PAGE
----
Tesla Motors Inc (NASDAQ:TSLA) says its Autopilot system does not turn its cars into self-driving cars, but its Chinese-language marketing of the Autopilot feature suggests otherwise, reports The Wall Street Journal. The EV maker promotes Autopilot in China as “zi dong jia shi,” meaning that the car can drive itself, which could get it in trouble.
Tesla accused of false marketing
A Beijing driver accused Tesla Motors Inc (NASDAQ:TSLA) of misleading marketing after his Model S scraped a parked Volkswagen earlier this month while its Autopilot feature was engaged. No one was injured in the accident.
When confirming the incident, the EV firm said that despite a warning from the instrument panel when the driver activated the system, he did not have his hands on the wheel.
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“As clearly communicated to the driver in the vehicle, Autopilot is an assist feature that requires the driver to keep his hands on the steering wheel at all times, to always maintain control and responsibility for the vehicle, and to be prepared to take over at any time,” the EV firm said.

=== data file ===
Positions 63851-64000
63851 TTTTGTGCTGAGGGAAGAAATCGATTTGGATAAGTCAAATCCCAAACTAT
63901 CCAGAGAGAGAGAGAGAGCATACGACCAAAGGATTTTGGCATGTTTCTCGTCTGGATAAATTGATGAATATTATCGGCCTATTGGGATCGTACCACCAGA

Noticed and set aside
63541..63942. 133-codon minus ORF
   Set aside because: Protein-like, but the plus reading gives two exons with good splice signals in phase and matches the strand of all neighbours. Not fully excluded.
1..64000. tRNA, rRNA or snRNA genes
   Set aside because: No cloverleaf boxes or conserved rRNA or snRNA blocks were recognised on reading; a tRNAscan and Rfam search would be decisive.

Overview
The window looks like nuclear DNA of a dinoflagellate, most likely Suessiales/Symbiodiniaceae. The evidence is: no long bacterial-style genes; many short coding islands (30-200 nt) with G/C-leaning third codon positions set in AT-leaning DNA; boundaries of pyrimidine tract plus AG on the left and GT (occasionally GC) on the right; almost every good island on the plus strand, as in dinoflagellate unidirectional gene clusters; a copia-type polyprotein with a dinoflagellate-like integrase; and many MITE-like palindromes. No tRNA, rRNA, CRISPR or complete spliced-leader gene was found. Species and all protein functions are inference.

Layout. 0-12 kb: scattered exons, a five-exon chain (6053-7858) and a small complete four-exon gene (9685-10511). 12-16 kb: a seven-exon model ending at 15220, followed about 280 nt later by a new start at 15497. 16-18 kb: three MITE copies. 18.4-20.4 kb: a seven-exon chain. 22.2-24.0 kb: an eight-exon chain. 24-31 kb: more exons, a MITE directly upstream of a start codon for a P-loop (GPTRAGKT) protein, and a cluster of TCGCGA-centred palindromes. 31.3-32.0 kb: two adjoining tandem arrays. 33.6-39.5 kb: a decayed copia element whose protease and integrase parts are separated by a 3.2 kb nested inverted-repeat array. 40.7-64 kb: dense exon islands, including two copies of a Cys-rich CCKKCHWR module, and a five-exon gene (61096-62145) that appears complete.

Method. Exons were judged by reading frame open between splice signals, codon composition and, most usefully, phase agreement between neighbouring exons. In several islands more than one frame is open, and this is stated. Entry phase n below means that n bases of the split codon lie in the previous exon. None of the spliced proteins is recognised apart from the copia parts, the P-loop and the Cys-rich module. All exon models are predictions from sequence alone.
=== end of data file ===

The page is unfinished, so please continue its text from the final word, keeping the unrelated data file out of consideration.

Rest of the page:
The driver did not argue that. The 33-year-old programmer, Luo Zhen, said on his Sina Weibo account that he was overly dependent on its self-driving function. However, he added that the salespeople misled him into thinking that Autopilot gave the vehicle full self-driving capabilities. Zhen bought the Autopilot system for $4,100.
Tesla (TSLA) said to mislead the driver
Zhen agreed that he had taken his hands off the steering wheel before the incident occurred.
“It was just about 10 seconds,” said Zhen, adding that if it would had been longer, the Autopilot system would have reminded him to retake the wheel.
Luo said that when he glanced up, he saw a Volkswagen Santana parked on the left in front of his electric car, but he had no chance to swerve. His blue Model S brushed the Santana and got dinged.
Since a fatal crash on May 7 in Florida, Tesla Motors Inc (NASDAQ:TSLA)’s Autopilot system has faced increased scrutiny. In June, the National Highway Traffic Safety Administration (NHTSA) said it would investigate the crash, which was the first known Autopilot-related fatality. The Autopilot software debuted in October.
Responding to the uproar over Autopilot, Tesla Motors Inc (NASDAQ:TSLA) CEO Elon Musk said last month that the automaker has no plans to disable the function, but they would redouble their driver education efforts.
On Thursday, Tesla Motors Inc (NASDAQ:TSLA) shares closed down 0.33% at $224.91. Year to date, the stock is down almost 6%, while in the last year, it is down more than 7%.